News & Insights

The Rise of Perkwashing

Some employers have turned to “perkwashing”, to lure potential employees with illusory perks and benefits – but what are the legal risks of this practice?

What is perkwashing?

Perkwashing involves employers inflating the benefits they offer to get new employees through the door. For example, they may offer “flexible working”, which in reality involves employees logging on at evenings and weekends. Alternatively, an employer might claim that they are committed to diversity and inclusion – but fail to offer the schemes that they claim to, which is known as “diversity dishonesty”.

It is important to note that employers often do not engage in perkwashing intentionally, but instead lack the resources to follow through on their promises. To determine whether your organisation might be perkwashing, a good place to start would be to assess each policy on offer and consider the corresponding concrete benefits: how do they play out in practice? How many people have used a particular benefit in the last year? What does the benefit actually entail? What is the motivation behind the policy, and what is the desired outcome?

When offering services such as mental health support, it is also important to consider if these are run by clinical experts and are intended to assist employees, or if they are simply box-ticking exercises which provide no tangible benefit.

What are the practical implications?

While some employers might take the view that perkwashing is a clever way of enticing new employees and improving recruitment without having to substantially increase costs, there are practical risks that should be taken into consideration. In the short term, perkwashing might improve the number and quality of candidates. But, as these employees later come to realise that the benefits that they were initially offered were either overblown or entirely illusory, there is likely to be increased staff turnover, putting additional pressure on recruitment.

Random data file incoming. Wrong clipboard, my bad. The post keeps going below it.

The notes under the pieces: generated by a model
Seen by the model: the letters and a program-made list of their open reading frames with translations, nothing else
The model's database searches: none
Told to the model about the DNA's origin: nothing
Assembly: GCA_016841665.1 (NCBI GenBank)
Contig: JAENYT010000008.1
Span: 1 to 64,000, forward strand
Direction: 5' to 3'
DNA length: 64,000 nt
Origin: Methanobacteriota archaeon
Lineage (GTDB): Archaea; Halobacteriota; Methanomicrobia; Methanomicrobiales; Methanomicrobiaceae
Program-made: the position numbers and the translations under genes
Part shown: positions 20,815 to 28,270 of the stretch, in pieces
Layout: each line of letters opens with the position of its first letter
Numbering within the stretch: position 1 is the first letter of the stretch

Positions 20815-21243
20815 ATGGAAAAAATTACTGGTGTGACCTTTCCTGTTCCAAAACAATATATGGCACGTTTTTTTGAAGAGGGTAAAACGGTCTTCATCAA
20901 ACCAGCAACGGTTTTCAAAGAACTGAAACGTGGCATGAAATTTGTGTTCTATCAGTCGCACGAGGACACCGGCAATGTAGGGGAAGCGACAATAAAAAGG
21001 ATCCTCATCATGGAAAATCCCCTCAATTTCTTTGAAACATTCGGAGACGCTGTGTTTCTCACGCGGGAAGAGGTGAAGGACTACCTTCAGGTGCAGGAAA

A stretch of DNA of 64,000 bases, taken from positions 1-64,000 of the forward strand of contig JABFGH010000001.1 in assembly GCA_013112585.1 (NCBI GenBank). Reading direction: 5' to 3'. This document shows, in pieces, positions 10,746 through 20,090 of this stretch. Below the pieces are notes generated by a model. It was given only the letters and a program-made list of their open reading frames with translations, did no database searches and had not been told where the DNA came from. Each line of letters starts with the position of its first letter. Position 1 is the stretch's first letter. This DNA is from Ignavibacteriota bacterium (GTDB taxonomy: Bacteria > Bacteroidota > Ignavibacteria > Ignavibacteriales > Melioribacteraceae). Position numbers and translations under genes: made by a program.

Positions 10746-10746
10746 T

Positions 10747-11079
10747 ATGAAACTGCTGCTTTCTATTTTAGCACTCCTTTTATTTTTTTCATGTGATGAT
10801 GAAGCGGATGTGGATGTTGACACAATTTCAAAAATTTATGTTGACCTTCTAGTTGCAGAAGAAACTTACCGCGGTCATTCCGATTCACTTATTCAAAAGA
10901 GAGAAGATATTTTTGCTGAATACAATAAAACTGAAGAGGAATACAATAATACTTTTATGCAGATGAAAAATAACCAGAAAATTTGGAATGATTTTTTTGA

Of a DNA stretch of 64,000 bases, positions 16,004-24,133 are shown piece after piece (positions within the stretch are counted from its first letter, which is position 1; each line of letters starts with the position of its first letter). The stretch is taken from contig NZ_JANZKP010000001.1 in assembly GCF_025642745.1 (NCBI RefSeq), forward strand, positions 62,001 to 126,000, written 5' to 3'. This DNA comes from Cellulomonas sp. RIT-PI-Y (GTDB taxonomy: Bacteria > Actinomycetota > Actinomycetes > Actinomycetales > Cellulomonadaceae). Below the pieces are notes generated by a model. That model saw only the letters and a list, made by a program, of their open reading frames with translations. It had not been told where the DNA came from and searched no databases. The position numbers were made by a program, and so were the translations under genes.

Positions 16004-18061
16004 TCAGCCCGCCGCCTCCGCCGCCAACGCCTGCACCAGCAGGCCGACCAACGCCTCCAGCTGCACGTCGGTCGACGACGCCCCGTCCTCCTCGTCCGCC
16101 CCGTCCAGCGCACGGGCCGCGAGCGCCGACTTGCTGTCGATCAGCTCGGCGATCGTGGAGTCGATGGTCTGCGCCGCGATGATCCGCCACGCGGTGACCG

While employers can include provisions in settlement agreements and non-disclosure agreements to try and limit the damage caused by discontented departing employees, there is still likely to be some fallout from perkwashing, as former staff may, in spite of their contractual obligations, privately tell their friends and family about the realities of the organisation’s underwhelming benefits packages. Word of mouth may have the knock-on effect of wider reputational damage for the employer, and a regression in applications by new candidates, discouraged by rumours of perkwashing. Once a reputation for this kind of behaviour is acquired, it may be hard to “wash” out the stain (pardon the pun!).

If employers want to mitigate this risk beyond using non-disclosure clauses, it may be wise to offer current employees the opportunity to provide feedback on benefits packages, so that they can flag any dissatisfaction at an early stage. Employers who are responsive to this feedback and improve or alter their benefits accordingly are likely to generate greater job satisfaction and improved employee retention.

What are the legal implications?

There are also potential legal risks associated with perkwashing. Whether such promises are sufficient to give rise to a contractual obligation for employers to uphold depends largely on the intention behind them – were they merely a statement of intent or a guarantee? How clear was the wording? If benefits are deemed to be contractual, employers who fail to deliver could find themselves being taken to a tribunal for breach of contract.

Even where the benefits themselves are not an express term of the employment contract, if an employer overstates the existence of benefits or perks before pulling the rug out from under the employee, then it could be argued that the employee has contravened the implied term of trust and confidence, which is considered to be a natural term of all employment relationships. Again, this could result in a breach of contract claim.

If you require assistance with drafting your employment contracts or policies, or would like any other employment advice, please get in touch at [email protected]